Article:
There are many things one must consider when one tries to decide who they believe is the best person to lead the United State. First of all, one must consider their stated policies. What a politician says they will do matters. But we must also be concerned about how effective a leader they would be. Can they actually do what they claim they would do? It is easy to promise the world, but it is more difficult to deliver it. Promises are constantly set out during a campaign, but how quickly are they forgotten once someone is elected into office! If promises are being made which cannot ever be kept, how honest and forthright is that politician? And thus we come into the question of the moral integrity of the candidate. Character does matter because it tells us how much we can trust a candidate when they are put into difficult situations and whether or not we think they will deliver what they promise.
But there are other questions which must be addressed. Each candidate has different ones which need to be asked. For John McCain, who has now had a big campaign victory, some of them, because of how personal they might seem to be, have not raised. And yet I believe they should be.
I am concerned with what happened to him while he was a POW. What long term, even unforseen, effects have they had on him? Can his experiences have any negative influences on him and his actions? Certainly we should honor him for what he did for the United States. But, to do this properly, we should not disregard the level of insane cruelty American POWs suffered in Vietnam. It was awful enough to have long term psychological efffects. Most people would probably be harmed for life. And that is the point. If we do not look at the possible long term effects such experiences might have on a pscyhe, we might put ourselves into a dangerous position if he is made president. We must really ask ourselves, how mentally stable is he actually? Do his experiences from Vietnam haunt him to this day? How exactly has he dealt with them? Is he still dealing with them? If so, how? If not, should he be?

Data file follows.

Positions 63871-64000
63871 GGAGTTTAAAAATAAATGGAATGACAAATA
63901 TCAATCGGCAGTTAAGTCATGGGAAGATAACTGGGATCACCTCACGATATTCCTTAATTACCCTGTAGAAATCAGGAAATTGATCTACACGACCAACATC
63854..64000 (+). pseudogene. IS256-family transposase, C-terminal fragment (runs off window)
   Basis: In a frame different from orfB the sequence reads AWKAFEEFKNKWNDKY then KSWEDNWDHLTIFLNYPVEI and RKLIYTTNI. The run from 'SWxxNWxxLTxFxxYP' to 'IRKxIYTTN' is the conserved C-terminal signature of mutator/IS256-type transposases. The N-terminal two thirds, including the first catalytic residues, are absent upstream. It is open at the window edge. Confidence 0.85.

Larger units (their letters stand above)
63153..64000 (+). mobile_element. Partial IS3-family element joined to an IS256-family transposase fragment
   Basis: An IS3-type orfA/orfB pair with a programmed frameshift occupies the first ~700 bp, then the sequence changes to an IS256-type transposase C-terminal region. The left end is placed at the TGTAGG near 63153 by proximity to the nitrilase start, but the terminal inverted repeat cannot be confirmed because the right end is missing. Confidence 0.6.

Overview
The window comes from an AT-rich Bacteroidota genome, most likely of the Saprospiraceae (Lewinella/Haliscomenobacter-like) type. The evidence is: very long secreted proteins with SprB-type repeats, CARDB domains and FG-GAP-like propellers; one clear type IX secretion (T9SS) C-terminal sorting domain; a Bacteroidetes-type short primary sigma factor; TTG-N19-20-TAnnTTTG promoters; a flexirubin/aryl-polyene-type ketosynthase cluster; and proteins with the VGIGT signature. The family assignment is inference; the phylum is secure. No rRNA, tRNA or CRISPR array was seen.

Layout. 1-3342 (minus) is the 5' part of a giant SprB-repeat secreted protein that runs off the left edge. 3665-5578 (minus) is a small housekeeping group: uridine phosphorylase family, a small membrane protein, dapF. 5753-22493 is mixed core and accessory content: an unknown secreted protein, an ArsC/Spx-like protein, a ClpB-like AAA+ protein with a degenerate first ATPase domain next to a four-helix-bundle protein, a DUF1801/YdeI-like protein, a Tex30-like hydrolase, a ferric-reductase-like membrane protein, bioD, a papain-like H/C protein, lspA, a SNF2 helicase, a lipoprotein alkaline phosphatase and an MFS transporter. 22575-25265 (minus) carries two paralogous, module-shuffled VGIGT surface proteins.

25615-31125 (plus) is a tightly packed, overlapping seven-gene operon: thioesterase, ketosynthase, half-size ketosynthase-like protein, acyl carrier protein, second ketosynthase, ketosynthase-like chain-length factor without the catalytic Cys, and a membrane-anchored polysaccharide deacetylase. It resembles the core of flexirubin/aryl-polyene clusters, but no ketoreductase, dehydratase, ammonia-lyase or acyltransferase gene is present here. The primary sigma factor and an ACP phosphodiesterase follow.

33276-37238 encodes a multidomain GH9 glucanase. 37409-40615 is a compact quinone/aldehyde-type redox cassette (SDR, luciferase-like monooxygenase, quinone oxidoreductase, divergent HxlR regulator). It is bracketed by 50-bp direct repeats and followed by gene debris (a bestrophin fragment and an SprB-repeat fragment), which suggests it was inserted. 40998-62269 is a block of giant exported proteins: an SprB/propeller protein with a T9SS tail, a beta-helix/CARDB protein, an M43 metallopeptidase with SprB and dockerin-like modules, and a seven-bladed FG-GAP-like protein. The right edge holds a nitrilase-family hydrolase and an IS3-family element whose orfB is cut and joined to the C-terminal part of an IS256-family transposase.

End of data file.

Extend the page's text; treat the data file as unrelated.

Would you feel safe with someone who had experienced such great, mind-numbing trauma in the past to own a gun? What about a nuclear bomb? And yet that is exactly what would happen if McCain were made president. His hand would be on top of the nuclear trigger. Is this a risk we want to take? And while we are pondering these questions, do we know for a fact that he has not had some subliminal programming put into him while he was a POW?
Of course, this is not to say that John McCain should not run for president, nor even that he should not be elected. The only questions are — why have these concerns not been raised, and how legitimate a concern do you think his experiences as a POW might actually be? If you find they would be a concern, why? If not, why not?